Not many would have expected that Doordarshan, which was among the few channels once upon a time, and the most-watched too, would get the 'most-watched' title once again. However, thanks to shows like Ramayan and Mahabharat, the channel has witnessed a jump of 40,000 per cent in ratings within a few days. As much as viewers are enjoying the iconic shows, the stars of the show too have shot to the limelight once again.
Ramayan’s Ram and Sita, played by Arun Govil and Dipika Chikhalia, and Mahabharat’s Krishna, played by Nitish Bharadwaj, have been some of those who’ve been basking in the success again. Bharadwaj recently even joined Instagram, where he received love for sharing videos of his experiences on the show.
The actor’s statements on interviews are also going viral. In one such interview with an entertainment portal, the actor opened up on how he was never too keen to play the role of Lord Krishna in the BR Chopra show.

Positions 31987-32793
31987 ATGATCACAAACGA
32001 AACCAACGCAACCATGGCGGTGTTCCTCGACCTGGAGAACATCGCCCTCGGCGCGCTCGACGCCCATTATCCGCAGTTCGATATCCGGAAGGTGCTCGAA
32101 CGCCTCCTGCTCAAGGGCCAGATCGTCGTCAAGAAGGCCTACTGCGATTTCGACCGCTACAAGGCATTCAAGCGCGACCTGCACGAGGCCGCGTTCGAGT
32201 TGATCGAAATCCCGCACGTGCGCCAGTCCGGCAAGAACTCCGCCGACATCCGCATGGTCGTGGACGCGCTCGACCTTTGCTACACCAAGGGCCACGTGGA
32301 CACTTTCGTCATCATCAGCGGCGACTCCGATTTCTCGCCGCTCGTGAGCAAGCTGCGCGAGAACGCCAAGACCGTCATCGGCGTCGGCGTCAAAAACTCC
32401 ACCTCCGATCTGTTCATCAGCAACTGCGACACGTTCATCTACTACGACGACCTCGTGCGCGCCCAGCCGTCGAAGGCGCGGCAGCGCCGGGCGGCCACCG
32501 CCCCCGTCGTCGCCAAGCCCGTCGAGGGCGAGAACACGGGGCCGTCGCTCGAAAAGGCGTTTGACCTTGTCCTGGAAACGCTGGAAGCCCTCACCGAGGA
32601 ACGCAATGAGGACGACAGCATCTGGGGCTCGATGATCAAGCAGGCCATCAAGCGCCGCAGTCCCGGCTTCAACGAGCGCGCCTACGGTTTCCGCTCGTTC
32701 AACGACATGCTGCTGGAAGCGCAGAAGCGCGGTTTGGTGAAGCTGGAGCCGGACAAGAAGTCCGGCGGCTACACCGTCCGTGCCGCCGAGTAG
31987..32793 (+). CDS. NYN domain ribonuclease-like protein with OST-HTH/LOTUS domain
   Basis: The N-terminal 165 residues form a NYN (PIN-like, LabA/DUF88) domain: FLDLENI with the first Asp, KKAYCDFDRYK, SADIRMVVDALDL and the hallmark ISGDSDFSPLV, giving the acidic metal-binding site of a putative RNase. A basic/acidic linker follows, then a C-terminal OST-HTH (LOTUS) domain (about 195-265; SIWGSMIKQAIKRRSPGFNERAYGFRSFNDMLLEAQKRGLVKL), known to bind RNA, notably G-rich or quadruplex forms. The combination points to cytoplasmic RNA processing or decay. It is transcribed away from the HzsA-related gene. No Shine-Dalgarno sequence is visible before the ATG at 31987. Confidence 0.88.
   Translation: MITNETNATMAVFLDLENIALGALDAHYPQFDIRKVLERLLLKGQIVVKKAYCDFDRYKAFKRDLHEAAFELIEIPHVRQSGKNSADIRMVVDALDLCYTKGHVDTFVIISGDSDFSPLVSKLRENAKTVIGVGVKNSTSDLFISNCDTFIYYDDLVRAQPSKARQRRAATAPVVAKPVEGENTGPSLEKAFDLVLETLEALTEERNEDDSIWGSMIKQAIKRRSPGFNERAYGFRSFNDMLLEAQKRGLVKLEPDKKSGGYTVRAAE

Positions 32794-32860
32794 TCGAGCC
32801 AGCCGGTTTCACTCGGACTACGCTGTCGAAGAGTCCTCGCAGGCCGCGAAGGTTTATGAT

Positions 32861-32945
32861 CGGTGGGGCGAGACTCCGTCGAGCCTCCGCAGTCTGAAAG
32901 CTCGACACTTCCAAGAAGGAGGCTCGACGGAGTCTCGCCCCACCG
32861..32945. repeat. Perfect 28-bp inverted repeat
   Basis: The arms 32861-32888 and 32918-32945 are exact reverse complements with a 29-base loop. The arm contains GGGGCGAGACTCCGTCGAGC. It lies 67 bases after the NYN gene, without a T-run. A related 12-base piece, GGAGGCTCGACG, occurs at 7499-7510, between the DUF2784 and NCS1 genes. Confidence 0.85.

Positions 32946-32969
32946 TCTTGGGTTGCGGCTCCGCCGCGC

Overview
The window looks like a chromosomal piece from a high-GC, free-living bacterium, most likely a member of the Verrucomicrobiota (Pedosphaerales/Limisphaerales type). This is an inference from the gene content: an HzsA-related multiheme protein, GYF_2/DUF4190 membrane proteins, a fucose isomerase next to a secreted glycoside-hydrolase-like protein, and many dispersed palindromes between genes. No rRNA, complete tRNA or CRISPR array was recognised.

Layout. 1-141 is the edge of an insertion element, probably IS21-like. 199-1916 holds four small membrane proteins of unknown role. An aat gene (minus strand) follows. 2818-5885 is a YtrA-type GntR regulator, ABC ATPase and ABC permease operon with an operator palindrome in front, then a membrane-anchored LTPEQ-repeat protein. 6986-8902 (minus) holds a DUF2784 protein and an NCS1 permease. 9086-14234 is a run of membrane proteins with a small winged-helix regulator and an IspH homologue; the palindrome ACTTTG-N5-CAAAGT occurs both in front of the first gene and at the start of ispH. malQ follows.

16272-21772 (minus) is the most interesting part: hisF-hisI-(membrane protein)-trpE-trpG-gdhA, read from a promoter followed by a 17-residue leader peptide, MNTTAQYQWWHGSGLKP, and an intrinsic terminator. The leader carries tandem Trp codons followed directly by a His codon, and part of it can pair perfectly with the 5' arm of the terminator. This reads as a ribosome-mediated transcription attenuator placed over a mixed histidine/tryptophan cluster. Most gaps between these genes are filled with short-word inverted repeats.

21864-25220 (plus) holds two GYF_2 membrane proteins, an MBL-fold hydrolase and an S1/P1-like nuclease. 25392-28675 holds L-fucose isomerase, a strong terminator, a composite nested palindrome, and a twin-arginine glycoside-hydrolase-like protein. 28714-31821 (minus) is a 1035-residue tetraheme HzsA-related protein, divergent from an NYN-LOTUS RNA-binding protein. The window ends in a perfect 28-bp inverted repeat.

He was quoted as saying that he was first cast in the role of Vidur, but he was replaced one fine day. Since he had worked with Ravi Chopra, he asked the reason and the director told him that it won’t suit him since Vidur gets old after some episodes and he was just only 23-24 at that time.
The actor revealed that he was without a job after this, but then he was offered the part of Nakul. Nitish Bharadwaj said he refused the role because he was keen to play the role of Abhimanyu, and told Ravi Chopra about it. While the director agreed to consider it, he later offered Nitish Bhardwaj the role of Krishna.
However, he rejected that offer too, as he felt the role of a great man should not be done by a newcomer like him. The director told him to do a screen test, because he was keen to do a good role. The screen test went fine and he was cast as Lord Krishna and the rest, as they say, is history.
Nitish Bhardwaj went to feature in numerous other serials and films after that, even in languages like Marathi. He was seen in films like Mohenjo Daro and Kedarnath in recent years. He was also a Member of Parliament in the late ‘90s.